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A review by Pauline Flannery for EXTRA! EXTRA!

 

 

 

 

Rubens and His Legacy: Van Dyck to Cezanne

 

The Garden of Love by Rubens (c. 1633)

Photograph: Museo Nacional del Prado. Madrid

 

Royal Academy of Arts

 

 
24 January – 10 April 2015
 

Rubens and his Legacy, perhaps should read - legacy and Rubens. Multi-themed, the RA’s latest exhibition is about the artists inspired, directly or indirectly, by him. So if you are looking for Rubens ‘the catalogue,’ you won’t find it here. The first two rooms take you pleasantly off-guard. Where are the examples of ‘Rubenesque’ figures writ large over wall and canvas? Gorgeous landscapes by Constable, Turner and Gainsborough are set against Rubens’ prototypes ‘Evening Landscape and Timber Wagon,’ 1630 – 1640, and ‘A View of Het Steen in the Early Morning,’ 1636c.  

 

 Evening Landscape with Timber Wagon, 1630-40.

 Photograph: Museum Boijmans van Beuningen

 

Connections in composition, colour scheme and recreations of natural phenomena are strikingly familiar. Similar links to Cezanne and Willem de Kooning – ‘flesh was the reason that oil paint was invented’ - convey media from charcoal sketches to framed oils, less so. The most arresting is a series of black chalk, pen and brown ink drawings by Watteau leading to ‘Le Suprise,’ 1718, which in simplicity and detail, complements Ruben’s ‘Pan and Syrinx,’ 1617.

By Room 3, Elegance, there is one Rubens’ picture, ‘Marie Grimaldi and the Dwarf,’ 1606. The painting’s qualities are extraordinary: its elongated shape, the subjects’ incongruity and the female’s translucent skin tone. Shafts of arrow-light and heads share the same horizontal plane, in an allegory of beauty and the beast.

 

Portrait of Maria Grimaldi and Dwarf, c.1607.

Photograph © National Trust Images/ Derrick E. Witty

The idea crops up again in ‘Pan and Syrinx’. The muscle definition captures a moment of transition, preparation for the sinews and flesh of ‘Tiger, Lion, Leopard Hunt,’ 1617, with its dynamic diagonal movement and anatomical detail.

Elisabeth Louise Vigee-Lebrun’s, ‘Self Portrait in a Straw Hat,’ 1782, is exquisite. Her beautiful direct gaze and flowered hat trim, is inspired by Ruben’s picture of Helen Fourment, his second wife and model. Vigee-Lebrun envelopes you. Contrast in size with Rubens’ monumental ‘The Garden of Love,’ c. 1633. At first glance it is a curious fourth wall experience. Look closer and two or three of the lovers, off-handily look at you, judging them. The panoramic concept with candid mix of urban and pastoral makes for a striking dynamism. This is Rubens the story-teller the ‘Homer of painting.’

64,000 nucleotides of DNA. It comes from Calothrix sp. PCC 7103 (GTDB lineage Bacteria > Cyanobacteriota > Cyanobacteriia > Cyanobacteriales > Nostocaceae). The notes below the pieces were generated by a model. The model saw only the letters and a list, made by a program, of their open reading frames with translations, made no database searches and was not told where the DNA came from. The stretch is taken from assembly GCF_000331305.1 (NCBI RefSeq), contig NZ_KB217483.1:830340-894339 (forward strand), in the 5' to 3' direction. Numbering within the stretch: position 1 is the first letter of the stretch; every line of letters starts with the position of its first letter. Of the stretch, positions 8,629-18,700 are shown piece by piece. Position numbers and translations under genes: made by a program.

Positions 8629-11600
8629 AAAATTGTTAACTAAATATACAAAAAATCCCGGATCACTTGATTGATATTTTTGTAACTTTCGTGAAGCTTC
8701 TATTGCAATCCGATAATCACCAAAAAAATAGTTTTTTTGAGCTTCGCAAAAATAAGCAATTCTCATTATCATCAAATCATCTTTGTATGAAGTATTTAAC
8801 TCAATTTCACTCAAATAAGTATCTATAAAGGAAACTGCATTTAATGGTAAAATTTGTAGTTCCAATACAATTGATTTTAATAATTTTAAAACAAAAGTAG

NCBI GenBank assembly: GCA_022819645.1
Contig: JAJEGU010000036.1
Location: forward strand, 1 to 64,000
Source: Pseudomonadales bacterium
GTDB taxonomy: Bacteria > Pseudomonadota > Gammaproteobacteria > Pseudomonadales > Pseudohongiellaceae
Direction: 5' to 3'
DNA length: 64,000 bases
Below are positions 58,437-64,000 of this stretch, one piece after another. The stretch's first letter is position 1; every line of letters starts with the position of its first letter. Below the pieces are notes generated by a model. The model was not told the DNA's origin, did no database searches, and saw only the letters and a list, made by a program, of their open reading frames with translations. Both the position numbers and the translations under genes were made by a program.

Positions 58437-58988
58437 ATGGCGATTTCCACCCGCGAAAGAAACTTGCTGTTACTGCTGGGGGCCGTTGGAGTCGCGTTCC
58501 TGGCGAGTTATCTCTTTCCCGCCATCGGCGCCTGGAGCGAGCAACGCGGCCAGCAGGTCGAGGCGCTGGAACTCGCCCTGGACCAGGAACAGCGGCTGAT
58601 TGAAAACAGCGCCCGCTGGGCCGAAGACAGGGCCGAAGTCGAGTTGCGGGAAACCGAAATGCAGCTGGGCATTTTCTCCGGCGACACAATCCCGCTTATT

'The Garden of Love' is the prototype for Watteau’s fetes galantes. Sir James Thornhill’s dramatic depictions of the saints in St Paul’s Cathedral inspired William Hogarth. And so it goes on. This connection between religion, power and Art is palpable throughout history. Rubens was commissioned by monarchs, the European aristocracy and could speak several languages. So where are the Rubens?

The descent of man, uncovers Delacroix’s ‘Sketch for Crucifixion,’ 1846. Rubens’ ‘Christ on the Straw,’ 1617-18, is the touchstone. Yet the talismanic ‘Descent from the Cross’ is in Antwerp Cathedral. It’s hard not to be moved by Wiertz’s ‘The Greeks and the Trojans Fighting Over the Body of Patroclus,’ 1837, with its shields and spears like the carapace and proboscis of some insect-like colossus. Or Ruben’s sketch for ‘The Rape of the Daughters,’ 1618, a combination of lust and violence, captured in the vehemence and strength of the brushstroke or the amplitude of the red drape in ‘Venus Frigida’, 1614, echoed in Antony Van Dyck’s, ‘Jupiter and Antiope,’ 1620. But the experience is frustrating.  

Rubens painted portraits, landscapes, rural idylls, peasants dancing and erotic pastorals: ‘a painter of sensation and sensuality.’ Yet his out-put is not represented here. In all his diversity he seems to be a painter about survival, whether through lusty carnivals, patronage or reverence to the natural world. Le Peregrina, ‘a personal and contemporary response to Rubens and His Legacy’, curated by Jenny Saville, ‘sits alongside’ Rubens and His Legacy. It embraces isolation and after rooms of spot-the-Ruben, feels disjointed. I like the spatial statement of Sarah Lucas’ Sculpture B ‘2 Fried Eggs and a Kebab,’ 1992, but it’s a bitter, searing statement in contrast to the palliative, corporeality of Rubens.

Bring on the Rubens…The legacy continues....

 
Rubens and His legacy: Van Dyck to Cezanne
Royal Academy of Arts
Burlington House, Piccadilly, London W1J 0BD
Sponsored by BNY Mellon, partner of the Royal Academy of Arts
10am – 6pm daily (last admission 5.30pm)
Friday and Saturdays until 10pm (last admission 9.30pm)
Tickets £16.50 full price; concessions available; children under 16 go free and Friends of the RA go free
 

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